Daniel Lee’s Internet ordeal appears to be over
Alumnus DANIEL LEE’s efforts to clear his name and prove that he earned a Stanford degree may finally be over.
According to the South Korean press, police have issued an arrest warrant for the leader of an Internet forum that accused Lee, a rapper-poet better known as Tablo, of lying about his Stanford education. Lee is the leader of the well-known South Korean hip-hop group Epik High.
Lee, who earned bachelor’s and master’s degrees in English in 2002, returned to campus in August, accompanied by a television crew, to put the Internet rumor-mongering to an end. The trip followed months of harassment of Lee and his family by members of an Internet forum called “We Request the Truth from Tablo.” The group clung to its accusations that Lee lied about his education despite an abundance of evidence provided by Lee and by Stanford.
The Oct. 1 airing of the resulting television program, called “Tablo Goes to Stanford,” on MBC in Seoul seemed to have helped turn the tide. In the segment, Lee is shown meeting with Registrar TOM BLACK, who confirmed his degree, and TOBIAS WOLFF, the Ward W. and Priscilla B. Woods Professor in the Department of English, who was Lee’s teacher.
But what finally resolved the issue was a recently completed police investigation. According to the Oct. 10 Korea Herald, “The cyber-crime team of Seocho Police Station said it has checked Tablo’s certificate and transcript from Stanford and confirmed that he earned a bachelor of arts and master’s degree at the prestigious U.S. university.”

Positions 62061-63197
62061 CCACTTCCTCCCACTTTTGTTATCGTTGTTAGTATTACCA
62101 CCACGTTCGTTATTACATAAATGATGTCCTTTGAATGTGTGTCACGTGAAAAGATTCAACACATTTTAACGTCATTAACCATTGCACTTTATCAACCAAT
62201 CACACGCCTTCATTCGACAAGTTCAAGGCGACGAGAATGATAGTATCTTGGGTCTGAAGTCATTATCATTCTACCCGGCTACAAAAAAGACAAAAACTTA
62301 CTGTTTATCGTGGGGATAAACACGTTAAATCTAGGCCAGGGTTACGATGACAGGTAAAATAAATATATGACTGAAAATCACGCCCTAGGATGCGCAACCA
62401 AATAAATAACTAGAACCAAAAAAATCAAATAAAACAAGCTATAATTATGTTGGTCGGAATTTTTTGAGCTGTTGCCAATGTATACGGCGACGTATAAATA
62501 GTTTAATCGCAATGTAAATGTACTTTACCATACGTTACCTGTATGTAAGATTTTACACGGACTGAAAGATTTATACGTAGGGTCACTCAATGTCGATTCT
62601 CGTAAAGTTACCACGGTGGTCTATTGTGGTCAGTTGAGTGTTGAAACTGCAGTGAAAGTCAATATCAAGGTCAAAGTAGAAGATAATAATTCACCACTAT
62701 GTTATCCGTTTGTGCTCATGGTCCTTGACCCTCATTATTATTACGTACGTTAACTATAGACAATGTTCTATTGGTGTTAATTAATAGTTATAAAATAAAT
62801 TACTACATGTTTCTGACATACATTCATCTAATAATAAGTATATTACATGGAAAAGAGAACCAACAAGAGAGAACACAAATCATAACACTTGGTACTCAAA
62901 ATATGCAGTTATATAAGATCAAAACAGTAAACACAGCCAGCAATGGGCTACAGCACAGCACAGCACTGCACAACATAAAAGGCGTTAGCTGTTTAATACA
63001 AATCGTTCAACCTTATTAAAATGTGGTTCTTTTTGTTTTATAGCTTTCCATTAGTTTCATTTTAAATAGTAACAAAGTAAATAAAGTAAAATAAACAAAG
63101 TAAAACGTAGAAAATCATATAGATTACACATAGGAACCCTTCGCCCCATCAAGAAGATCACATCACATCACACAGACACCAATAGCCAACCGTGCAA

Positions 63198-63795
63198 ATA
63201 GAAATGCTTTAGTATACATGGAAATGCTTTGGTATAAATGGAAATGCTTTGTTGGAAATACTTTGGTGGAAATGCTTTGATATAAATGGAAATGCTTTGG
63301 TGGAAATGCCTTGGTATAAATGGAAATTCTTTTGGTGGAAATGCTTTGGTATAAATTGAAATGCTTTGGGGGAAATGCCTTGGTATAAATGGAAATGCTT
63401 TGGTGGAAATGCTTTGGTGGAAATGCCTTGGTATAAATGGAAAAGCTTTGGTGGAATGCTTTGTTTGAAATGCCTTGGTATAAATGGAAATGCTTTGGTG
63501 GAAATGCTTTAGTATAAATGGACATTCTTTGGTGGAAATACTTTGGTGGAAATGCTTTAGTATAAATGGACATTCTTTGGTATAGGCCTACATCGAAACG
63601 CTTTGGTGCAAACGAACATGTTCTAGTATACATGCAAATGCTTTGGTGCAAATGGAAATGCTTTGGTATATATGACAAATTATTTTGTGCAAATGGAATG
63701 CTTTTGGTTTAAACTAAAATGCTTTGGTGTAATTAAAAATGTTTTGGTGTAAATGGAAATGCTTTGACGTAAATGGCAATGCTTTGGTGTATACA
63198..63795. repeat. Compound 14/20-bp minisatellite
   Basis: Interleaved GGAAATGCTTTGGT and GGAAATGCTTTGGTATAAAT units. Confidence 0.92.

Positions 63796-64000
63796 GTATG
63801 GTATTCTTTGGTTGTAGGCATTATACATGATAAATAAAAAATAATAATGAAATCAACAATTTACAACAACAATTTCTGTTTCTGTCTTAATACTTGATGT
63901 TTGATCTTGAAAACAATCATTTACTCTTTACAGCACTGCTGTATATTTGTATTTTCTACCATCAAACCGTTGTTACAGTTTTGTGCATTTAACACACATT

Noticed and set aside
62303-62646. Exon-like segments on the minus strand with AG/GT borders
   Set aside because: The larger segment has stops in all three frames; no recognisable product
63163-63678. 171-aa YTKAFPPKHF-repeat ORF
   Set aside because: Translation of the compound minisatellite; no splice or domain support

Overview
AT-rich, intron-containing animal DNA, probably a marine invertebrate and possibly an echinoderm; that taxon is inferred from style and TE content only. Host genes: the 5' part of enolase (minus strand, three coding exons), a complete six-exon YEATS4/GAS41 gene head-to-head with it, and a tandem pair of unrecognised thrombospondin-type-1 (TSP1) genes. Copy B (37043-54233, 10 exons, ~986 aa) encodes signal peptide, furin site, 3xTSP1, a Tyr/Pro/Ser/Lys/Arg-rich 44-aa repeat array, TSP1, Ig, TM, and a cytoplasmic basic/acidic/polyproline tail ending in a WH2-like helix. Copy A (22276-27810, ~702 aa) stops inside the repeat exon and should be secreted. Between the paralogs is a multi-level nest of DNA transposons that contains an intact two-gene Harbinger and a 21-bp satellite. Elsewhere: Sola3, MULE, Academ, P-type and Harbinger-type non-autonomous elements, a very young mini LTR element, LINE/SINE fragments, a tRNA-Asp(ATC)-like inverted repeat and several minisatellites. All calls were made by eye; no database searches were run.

According to the JoongAng Daily, the police planned to request the arrest of the Internet user who led the campaign of harassment against Lee. The publication said the police also filed summonses for 20 other Internet users. Lee also has filed a lawsuit alleging libel against members of the online community behind the attacks.
The nearly yearlong controversy has been big news in Korea, where publications even covered the mere fact that articles about Lee appeared in Stanford Report and the Stanford Daily. Publications throughout the country have been calling for increased laws against cyber-harassment as a result of Lee’s ordeal.
Lee said his family “feels safer, which is what really matters to me. It will take time for us to recover, but we are beginning to see hope.”
He added that he is grateful to Stanford, which he calls “the greatest alma mater in the world, for doing all it can to enlighten the truth and protect a family in the face of persecution.”
He said he also wants to correct any misimpressions the controversy may have created about Korea, saying, “I worry very much that recent events may distort the image of my homeland in the eyes of American academia. My harassers should never reflect the Korean population, which is filled with great talent and compassion.”